21st Century people have been raised to believe that a bottom-line virtue is to accept others’ beliefs, lifestyle choices, and culture. They are concerned that people not be excluded or judged. On the other hand, they are themselves often very intolerant of anything that seems to go against tolerance. And they are apparently blind to how inconsistent their viewpoint is.
Facebook, call-screening, texting, and Twitter are forms of communication that allow relationships within a tightly controlled circle. for 21st Century people, friends are often more involved in their lives than even close family members. This is especially true when so much of family life is dysfunctional in our times.
Its almost like 21st Century people can’t bring themselves to believe wholeheartedly in any kind of future or relationship that is positive. My view is that they are so used to being disappointed, so used to being promised things that never happen, that they are afraid to believe in anything good. So when Christians offer forgiveness and eternal life they are skeptical. When we say that they can have joy in the midst of strife, or fulfillment through faithfulness because God will never let them down, they just can’t bring themselves to believe it.
People have called me overly optimistic, and I may be. If I am, its because I believe in a God who loves me and has never forsaken me and who has promised to fulfill his purpose in my life. I also believe that God’s promises are for my blessing. So grieve for those in our times who lack that kind of hope.
Bringing Good News to 21st Century People
I consider myself one of those people who is a bridge between the two cultures. Like most of you who are my age and older, I was born and spent my childhood solidly in the 20th Century. Right was right and wrong was wrong. The truth was, well, the truth. But I have spent many years since those days trying to understand 21st Century people and communicate the gospel to them.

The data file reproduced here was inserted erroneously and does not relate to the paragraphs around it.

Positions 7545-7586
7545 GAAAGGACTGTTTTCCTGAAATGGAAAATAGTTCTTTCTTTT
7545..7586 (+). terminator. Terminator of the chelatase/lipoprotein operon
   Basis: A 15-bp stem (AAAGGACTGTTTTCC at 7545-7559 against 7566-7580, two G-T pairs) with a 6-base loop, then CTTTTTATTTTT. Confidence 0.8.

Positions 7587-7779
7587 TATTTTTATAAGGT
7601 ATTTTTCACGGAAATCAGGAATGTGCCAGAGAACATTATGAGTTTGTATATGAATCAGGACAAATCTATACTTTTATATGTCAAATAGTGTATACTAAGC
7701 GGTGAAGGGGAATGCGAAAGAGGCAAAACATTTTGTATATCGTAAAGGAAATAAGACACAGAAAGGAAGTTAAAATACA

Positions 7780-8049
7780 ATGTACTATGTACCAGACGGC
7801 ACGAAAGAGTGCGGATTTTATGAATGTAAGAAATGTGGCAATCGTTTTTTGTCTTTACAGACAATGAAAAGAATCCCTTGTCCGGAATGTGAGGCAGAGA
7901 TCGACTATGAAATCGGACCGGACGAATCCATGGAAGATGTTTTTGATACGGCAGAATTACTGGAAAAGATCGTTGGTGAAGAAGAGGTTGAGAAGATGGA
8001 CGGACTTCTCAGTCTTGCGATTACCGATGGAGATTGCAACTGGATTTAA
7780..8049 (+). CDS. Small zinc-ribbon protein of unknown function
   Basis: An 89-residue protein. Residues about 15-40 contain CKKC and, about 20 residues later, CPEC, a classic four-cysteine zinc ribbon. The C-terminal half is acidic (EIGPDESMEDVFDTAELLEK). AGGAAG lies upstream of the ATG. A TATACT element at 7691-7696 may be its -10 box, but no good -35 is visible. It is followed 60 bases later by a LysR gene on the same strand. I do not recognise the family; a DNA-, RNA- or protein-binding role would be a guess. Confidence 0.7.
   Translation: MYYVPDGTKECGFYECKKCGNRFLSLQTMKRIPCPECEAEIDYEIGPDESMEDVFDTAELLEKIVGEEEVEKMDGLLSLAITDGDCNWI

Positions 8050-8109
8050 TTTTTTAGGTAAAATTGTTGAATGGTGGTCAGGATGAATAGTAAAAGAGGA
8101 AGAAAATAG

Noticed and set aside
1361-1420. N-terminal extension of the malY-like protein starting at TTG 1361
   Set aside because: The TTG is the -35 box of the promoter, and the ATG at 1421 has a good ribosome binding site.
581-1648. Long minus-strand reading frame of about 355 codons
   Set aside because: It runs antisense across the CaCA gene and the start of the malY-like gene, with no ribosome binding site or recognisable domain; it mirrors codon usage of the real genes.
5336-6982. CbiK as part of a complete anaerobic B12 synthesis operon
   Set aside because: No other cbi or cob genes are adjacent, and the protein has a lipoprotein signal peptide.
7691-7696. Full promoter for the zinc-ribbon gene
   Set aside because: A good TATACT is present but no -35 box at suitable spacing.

It wasn’t until I started teaching community college students in the early 1990s that I began to realize that we can’t reach many younger people with the gospel of Christ using 20th Century approaches and methods. They just don’t get a lot of it. What we need to understand is that 21st Century people don’t particularly want to be 20th Century Christians. But here’s the hopeful part: they can be reached with the gospel, which is eternal and trans-cultural. There’s a catch, though: the good news has to be given in a way that meets the needs of 21st Century people. Its the same good news, just packaged for a different group in a different time.
Let me be clear about what I am driving at:
I am not talking about compromising what the Bible teaches or solid Christian doctrine.
Neither am I suggesting that we get rid of the wonderful heritage we have in our churches or disrespect the generations that have gone before.
What I am saying is that we re-think the way we go about evangelism and ministry. I am hoping that we won’t just take for granted that the way we have done things in the past is the way we should continue to do things.
I will leave you right here because what I have to say on this subject is too long for one blog. I will pick up my discussion in the sequel to this most important subject for the future of American Christianity.
One of the reasons I founded Aspect Ministries in 2013 was to help people understand why so many Millennials are leaving organized Christianity. According to experts on this generation, Millennials are young people born in the 1990s and later. Helping people understand and reach Millennials wasn’t the only reason I started this ministry, but it was one of the key reasons why I did. Of course, there are a number of factors why Millennials reject Christian faith. One factor that comes up frequently is some sort of bad experience with Evangelical Christians.